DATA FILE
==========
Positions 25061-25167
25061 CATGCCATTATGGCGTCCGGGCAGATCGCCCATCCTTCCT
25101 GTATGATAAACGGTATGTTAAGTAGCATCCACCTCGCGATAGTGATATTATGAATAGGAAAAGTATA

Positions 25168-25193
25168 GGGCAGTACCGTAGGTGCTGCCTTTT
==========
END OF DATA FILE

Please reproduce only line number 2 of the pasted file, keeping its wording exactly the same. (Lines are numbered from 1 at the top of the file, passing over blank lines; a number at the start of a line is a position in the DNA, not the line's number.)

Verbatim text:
25061 CATGCCATTATGGCGTCCGGGCAGATCGCCCATCCTTCCT